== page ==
Maybe in a few years' time, she would have flown to Vegas twice a year to shop exclusively at Versace. Well, if she could part stand to live without her 17 silk shells in an array of fetching beiges, purchased in bulk from the Macy's outlet.

Tuesday, March 16, 2010

The Battle vs. The War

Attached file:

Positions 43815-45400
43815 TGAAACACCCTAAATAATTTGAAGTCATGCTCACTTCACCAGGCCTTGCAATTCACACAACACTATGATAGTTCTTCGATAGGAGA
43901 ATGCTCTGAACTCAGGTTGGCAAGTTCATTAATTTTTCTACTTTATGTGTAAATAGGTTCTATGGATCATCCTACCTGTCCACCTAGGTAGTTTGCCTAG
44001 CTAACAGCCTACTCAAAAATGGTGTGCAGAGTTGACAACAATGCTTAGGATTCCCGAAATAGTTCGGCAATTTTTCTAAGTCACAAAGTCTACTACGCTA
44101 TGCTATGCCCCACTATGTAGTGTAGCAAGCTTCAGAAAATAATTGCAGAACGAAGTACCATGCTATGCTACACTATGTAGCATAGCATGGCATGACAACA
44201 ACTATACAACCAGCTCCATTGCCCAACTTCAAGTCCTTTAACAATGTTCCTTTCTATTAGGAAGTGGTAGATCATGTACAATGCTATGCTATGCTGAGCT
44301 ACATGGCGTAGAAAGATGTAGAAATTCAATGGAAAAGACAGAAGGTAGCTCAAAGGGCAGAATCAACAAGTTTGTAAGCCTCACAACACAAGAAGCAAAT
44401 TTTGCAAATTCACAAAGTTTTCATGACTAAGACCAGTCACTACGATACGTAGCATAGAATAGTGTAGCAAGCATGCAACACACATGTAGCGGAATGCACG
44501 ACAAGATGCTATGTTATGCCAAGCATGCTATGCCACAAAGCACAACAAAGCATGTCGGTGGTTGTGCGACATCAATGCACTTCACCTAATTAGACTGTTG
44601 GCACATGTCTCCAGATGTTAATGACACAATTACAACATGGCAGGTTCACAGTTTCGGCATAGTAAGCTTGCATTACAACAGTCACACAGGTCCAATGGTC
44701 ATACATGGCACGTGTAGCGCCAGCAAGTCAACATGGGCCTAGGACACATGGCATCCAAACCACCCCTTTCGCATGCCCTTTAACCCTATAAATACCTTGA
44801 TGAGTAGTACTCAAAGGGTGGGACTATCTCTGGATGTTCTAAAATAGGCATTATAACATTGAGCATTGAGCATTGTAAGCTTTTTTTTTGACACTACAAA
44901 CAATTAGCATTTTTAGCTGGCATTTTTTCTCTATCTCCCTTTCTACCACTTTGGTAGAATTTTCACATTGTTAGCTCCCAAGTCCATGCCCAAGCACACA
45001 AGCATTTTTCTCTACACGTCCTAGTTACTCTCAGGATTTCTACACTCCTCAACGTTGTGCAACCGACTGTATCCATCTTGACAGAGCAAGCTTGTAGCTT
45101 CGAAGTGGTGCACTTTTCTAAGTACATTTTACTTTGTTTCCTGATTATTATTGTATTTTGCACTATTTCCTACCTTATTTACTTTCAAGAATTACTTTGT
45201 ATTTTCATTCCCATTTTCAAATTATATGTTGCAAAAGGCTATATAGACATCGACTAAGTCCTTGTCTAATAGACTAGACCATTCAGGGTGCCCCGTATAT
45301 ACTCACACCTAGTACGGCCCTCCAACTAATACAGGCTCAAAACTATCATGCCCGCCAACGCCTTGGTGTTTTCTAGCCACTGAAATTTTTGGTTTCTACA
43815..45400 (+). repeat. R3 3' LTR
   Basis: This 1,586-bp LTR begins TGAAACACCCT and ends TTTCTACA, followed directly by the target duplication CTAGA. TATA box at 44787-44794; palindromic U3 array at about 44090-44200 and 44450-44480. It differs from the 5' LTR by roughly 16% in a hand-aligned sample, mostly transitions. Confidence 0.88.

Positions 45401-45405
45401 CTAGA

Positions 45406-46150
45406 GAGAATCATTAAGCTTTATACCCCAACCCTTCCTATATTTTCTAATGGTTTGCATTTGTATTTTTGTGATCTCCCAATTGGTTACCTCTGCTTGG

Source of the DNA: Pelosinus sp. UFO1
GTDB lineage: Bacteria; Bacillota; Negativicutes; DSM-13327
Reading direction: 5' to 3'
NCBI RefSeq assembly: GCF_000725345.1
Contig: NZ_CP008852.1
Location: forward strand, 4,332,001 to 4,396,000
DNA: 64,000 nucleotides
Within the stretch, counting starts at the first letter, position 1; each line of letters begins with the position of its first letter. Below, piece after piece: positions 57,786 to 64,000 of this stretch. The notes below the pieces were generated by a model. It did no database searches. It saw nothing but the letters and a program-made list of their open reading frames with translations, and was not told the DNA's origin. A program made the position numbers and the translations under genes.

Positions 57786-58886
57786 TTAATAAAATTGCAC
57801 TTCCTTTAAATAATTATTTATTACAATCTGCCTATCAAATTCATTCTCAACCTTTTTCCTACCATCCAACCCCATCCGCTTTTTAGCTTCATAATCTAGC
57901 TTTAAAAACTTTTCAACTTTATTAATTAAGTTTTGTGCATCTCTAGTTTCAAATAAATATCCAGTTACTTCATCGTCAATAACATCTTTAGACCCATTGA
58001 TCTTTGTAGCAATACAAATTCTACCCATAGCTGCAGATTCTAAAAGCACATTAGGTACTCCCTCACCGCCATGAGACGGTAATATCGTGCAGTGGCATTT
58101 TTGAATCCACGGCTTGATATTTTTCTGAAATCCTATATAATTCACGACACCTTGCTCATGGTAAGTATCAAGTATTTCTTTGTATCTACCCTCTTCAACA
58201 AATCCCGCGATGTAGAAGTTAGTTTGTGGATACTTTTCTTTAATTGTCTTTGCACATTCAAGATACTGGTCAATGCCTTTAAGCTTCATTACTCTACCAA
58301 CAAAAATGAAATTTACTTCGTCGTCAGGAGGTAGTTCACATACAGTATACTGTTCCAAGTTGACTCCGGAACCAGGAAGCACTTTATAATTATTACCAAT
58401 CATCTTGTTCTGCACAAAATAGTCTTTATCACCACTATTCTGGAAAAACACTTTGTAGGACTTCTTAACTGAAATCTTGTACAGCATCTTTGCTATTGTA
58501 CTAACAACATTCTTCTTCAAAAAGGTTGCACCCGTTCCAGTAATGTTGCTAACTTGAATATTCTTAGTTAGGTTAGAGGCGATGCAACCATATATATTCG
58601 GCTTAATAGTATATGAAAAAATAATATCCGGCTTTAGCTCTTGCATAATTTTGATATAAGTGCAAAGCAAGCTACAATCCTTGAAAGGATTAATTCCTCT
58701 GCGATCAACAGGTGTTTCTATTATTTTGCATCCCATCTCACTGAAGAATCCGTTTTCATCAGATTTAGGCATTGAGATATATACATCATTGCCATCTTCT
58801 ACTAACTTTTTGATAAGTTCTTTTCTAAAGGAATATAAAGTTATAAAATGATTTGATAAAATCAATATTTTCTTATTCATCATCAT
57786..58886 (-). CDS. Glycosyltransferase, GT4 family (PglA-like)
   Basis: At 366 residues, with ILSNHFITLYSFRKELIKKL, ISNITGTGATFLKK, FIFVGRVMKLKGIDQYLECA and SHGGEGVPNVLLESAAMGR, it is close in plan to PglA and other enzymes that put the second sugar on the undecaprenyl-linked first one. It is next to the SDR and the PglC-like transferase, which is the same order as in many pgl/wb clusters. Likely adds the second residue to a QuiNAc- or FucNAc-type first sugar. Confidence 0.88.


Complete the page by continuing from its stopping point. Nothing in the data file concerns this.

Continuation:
I should count my blessings and not complain, but that would defeat the purpose of having a blog. Viv really hates to nap. I've said it before, but I thought things were going better. It's not that she's napping any longer than she did before, but putting her in her own room made a huge difference in merely getting her to go to sleep. Her naps are still brief, 20-45 minutes at most, and maybe twice a day, but at least they were reliable. I could shower during the first nap and put in laundry or check email without having her press the power button on the laptop or slam it shut on my fingers. She really dislikes the laptop. Anyway, she napped a little. Now, she doesn't seem to want to nap at all. For the past week, I've been fighting with her at least twice a day in an attempt to get her to nap even a little. She will lie down with her binky and behave just as before the battle began. Five minutes later, when I'm downstairs cleaning or making calls or checking email, I'll hear the first howl. I'll let it go for the next ten minutes and then she'll escalate. So, I'll go upstairs, put her binky back in, lay her back down and leave. She'll be silent and then the wailing will turn into shrieking and then hysterical tears. So, after a half hour of all of this, I'll get her up, feed her and play with her for another two hours or so until she is fairly dropping to the floor with exhaustion. I'll put her down again, and, if I'm lucky, she'll sleep. However, I haven't been very lucky lately.